Louis Vuitton SS19 Review: A New Direction from Virgil Abloh

by Ivan Yaskey

It’s hard to imagine that, less than 20 years ago, Louis Vuitton sued Supreme for adding its recognizable monogram print to a skateboard deck. But, a lot can happen over the course of two decades. We’ve since seen these two brands collaborate, and as high fashion gradually embraces streetwear, Louis Vuitton named Off-White’s Virgil Abloh its new men’s artistic director.

From the news, many in the fashion industry mused about Abloh’s take on the seminal fashion and luggage brand. Would he simply fuse Off-White’s aesthetic with Louis Vuitton’s? Would he infuse the fashion house with a dose of on-the-nose irony? The possibilities seemed endless and with no clear direction, and as such, Abloh’s debut presentation turned into one of Paris Fashion Week’s most anticipated events – so much that even Kanye West and Rihanna made appearances.

But, all of it payed off. Pre-show, Abloh previewed a handful of accessories – embossed metallic monogrammed bags, with chain link details stood out – that hinted at what the audience could expect. At the Jardin du Palais Royal, the theme of Abloh’s Spring/Summer 2019 collection emerged with a long rainbow-colored runway, and T-shirts adorning the seat of every chair. Visually, it spelled out three of the night’s predominate themes: the concept, “We are the World,” based on light’s color spectrum; nods to The Wizard of Oz; and a new beginning progressing into the unknown.

Abloh, too, handed out a document titled “The Vocabulary According to Virgil Abloh,” which delineated how he defines common fashion terms. But, with it, he described the presentation’s overarching theme in more detail: “A kaleidoscopic palette evolving from off-white to polychromatic, synchronously forming a holograph archway known to represent dream.”

With live band BADBADNOTGOOD performing Kanye West instrumentals, the presentation started with just white – meant to be a palate cleanser from all assumptions associated with Abloh and the brand’s former direction under Kim Jones. Yet, its first impression illustrated both menswear’s and streetwear’s current progression: a little bit dressy, very casual, and reaching a place where wearing suits with sneakers is more than accepted. As such, Abloh’s first silhouettes juxtaposed tailored blazers with loose, almost skirt-like pants and matching retro-styled sneakers, with neon yellow laces providing the only degree of color.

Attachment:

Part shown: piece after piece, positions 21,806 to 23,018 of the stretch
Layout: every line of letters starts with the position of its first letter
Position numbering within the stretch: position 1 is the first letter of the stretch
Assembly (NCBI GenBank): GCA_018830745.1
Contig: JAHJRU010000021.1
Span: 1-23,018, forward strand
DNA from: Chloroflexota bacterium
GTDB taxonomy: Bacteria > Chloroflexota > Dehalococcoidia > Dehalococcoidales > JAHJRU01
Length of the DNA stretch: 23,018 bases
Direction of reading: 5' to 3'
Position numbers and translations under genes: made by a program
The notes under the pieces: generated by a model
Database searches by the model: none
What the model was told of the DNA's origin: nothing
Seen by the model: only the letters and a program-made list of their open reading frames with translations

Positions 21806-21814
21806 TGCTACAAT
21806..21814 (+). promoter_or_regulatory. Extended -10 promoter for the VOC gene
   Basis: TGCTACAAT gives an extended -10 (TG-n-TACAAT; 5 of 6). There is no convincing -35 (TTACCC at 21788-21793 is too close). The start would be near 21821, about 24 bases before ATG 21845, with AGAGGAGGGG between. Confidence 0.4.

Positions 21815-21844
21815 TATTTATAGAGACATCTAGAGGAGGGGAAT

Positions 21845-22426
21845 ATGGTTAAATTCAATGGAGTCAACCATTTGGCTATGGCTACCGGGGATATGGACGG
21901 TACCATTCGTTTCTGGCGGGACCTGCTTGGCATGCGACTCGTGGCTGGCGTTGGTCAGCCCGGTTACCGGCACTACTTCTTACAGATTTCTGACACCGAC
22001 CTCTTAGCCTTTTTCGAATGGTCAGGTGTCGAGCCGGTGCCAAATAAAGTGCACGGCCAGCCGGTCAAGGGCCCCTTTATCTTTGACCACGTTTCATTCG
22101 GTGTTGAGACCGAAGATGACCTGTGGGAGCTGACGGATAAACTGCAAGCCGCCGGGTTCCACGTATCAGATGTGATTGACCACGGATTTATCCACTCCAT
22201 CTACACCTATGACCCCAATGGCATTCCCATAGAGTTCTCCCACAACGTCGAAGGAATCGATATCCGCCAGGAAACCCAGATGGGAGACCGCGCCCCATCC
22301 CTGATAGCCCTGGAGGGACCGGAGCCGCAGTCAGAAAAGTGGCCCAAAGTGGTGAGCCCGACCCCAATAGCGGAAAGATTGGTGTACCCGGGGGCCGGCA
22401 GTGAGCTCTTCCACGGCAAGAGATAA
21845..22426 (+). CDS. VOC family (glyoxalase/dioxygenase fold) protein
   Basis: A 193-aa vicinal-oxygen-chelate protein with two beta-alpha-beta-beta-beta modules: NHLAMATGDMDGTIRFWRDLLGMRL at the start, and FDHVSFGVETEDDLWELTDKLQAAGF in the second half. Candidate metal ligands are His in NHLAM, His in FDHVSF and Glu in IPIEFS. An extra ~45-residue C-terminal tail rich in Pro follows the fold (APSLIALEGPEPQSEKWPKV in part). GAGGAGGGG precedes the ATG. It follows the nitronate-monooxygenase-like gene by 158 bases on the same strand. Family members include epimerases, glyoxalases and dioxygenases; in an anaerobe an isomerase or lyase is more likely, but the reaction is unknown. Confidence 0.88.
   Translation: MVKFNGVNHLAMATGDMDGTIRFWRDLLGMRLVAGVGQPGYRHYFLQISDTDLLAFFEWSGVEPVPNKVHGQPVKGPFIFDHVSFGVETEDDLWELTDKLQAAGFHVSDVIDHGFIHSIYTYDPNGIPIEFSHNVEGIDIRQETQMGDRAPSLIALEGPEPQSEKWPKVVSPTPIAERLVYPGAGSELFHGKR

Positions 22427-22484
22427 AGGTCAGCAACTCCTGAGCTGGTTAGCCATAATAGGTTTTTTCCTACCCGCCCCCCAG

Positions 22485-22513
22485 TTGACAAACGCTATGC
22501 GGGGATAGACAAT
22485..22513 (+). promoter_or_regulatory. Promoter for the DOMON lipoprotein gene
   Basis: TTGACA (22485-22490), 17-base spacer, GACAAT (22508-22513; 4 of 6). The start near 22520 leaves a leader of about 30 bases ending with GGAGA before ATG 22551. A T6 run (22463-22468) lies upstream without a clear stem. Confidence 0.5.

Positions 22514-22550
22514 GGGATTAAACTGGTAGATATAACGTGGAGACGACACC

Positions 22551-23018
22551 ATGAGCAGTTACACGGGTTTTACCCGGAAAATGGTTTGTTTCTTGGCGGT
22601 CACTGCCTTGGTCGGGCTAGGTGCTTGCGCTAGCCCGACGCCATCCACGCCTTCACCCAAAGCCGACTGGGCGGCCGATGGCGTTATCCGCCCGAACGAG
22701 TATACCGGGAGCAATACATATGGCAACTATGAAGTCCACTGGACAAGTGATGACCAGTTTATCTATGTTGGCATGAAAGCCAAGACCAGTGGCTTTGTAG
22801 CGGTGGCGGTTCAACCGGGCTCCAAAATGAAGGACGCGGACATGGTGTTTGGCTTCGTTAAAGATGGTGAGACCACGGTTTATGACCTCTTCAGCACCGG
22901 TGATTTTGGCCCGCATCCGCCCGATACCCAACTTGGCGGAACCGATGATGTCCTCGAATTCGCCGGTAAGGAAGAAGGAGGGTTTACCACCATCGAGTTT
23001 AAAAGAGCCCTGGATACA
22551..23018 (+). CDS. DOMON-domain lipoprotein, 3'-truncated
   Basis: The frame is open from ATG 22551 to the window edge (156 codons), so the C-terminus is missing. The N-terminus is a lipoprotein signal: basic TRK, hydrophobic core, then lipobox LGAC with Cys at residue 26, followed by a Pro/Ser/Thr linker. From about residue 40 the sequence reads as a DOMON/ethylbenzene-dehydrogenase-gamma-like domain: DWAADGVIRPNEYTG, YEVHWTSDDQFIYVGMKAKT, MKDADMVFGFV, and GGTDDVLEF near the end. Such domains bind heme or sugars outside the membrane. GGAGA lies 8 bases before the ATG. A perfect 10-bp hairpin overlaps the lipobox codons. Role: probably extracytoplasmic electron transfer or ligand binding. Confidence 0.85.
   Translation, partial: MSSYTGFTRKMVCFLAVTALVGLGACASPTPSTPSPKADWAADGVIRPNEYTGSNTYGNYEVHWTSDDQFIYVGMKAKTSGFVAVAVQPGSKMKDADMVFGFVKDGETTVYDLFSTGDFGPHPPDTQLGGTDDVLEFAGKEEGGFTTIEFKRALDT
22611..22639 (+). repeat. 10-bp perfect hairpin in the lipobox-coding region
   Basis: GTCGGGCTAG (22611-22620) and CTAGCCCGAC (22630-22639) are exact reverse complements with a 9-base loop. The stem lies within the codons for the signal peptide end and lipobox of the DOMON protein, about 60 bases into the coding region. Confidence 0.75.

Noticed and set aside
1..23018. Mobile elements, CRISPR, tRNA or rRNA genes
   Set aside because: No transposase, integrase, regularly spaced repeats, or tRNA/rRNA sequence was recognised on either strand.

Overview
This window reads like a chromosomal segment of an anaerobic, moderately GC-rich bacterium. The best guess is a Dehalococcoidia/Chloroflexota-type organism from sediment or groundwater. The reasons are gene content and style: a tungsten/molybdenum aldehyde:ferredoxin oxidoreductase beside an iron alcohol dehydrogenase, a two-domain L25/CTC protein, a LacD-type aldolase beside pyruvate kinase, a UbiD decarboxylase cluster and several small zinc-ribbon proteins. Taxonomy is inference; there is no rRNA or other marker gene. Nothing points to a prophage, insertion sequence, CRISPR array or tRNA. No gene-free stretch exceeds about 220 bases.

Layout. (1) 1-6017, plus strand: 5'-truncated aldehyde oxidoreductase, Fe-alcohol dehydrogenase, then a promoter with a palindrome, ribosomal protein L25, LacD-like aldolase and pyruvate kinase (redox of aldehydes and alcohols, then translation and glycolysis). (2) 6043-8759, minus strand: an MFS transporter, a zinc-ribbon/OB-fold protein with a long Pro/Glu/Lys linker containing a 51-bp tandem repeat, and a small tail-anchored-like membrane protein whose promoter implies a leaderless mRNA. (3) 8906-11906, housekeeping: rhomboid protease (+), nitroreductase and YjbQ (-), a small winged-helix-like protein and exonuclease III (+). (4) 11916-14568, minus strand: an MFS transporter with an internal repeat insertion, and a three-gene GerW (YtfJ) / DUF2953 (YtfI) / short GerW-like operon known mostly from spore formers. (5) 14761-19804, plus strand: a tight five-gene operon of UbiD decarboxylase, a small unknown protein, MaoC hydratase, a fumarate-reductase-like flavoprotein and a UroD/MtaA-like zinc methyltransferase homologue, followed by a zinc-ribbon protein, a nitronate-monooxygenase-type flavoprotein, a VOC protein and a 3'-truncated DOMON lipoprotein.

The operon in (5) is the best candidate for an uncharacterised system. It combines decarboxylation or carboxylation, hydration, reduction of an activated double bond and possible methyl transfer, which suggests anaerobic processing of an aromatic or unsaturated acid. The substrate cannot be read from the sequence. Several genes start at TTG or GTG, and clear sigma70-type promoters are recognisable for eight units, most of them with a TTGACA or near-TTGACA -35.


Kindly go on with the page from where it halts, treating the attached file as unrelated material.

A less-experienced designer, at this point, may have progressed through that rainbow palette with a predictable pattern. Abloh, on the other hand, took a more circuitous route. Military-influenced menswear doesn’t seem to be dying out, and forwarding this trend, Abloh’s pieces reflected the expected – tans and light olive green, with quilted jackets and parkas – to neon, asymmetrical utility vests with pouches. 

Woven in between, Abloh acknowledged Off-White’s core streetwear audience with a range of tie-dye prints: Variations on olive green and white gave way to a full-on rainbow. Through one lens, Abloh’s simply offering his interpretation on streetwear’s current ‘90s obsession; through another, it simply carved out a detour before resuming with the show’s color prism theme. 

In returning to that, bold colors saturated head-to-toe silhouettes – some a high-fashion take on monochrome dressing and others taking color-blocking to an extreme. Abloh here, too, flashed his streetwear roots, moving away from casual suiting and more toward staples like short-sleeve tees and hoodies. Mohair sweaters and transparent duffels balanced out the dichotomy.

In 2018, you can’t be a menswear designer, let alone one with a streetwear background, and completely ignore the ubiquity of prints and graphics. Brands covering the spectrum have dabbled with at least florals, if not geometric patterns, and have reworked staples like plaid and stripes. We’ve gotten to the point that a pop art print looks fairly tame.

Abloh, as such, didn’t ignore the elephant in fashion’s collective room. Instead, the latter half of his presentation introduced a hybrid concept of sorts: A floral print based on a pop culture concept – in this case, the 1939 version of The Wizard of Oz. If you can recall, when Dorothy, the Tin Man, the Scarecrow, and the Cowardly Lion aren’t far from the Emerald City, they encounter a field of poppies: A bold, expansive Technicolor feat of reds and oranges in the film. This specific – and color-saturated – point forms the basis for Abloh’s digital print; an occasional glimpse of Judy Garland’s Dorothy asleep in the field solidifies the allusion. 

Yet, like the rest of the presentation, the print isn’t just a one-note novelty. Rather, Abloh reuses it in colored and black-and-white forms through suiting, hoodies, and anoraks. Complementing it, a silhouette graphic of the four characters traveling along the Yellow Brick Road emerges at a couple of points, fully illustrating Louis Vuitton’s potential direction.

So, what could that be? With skate and rap personalities like Kid Cudi, Theophilus London, and A$AP Nast gracing the runway, that’s toward streetwear’s broad horizon. And, with ample room in the audience for local students and less emphasis on logos, that’s also away from fashion’s long-time exclusivity and perhaps toward more accessible silhouettes and concepts.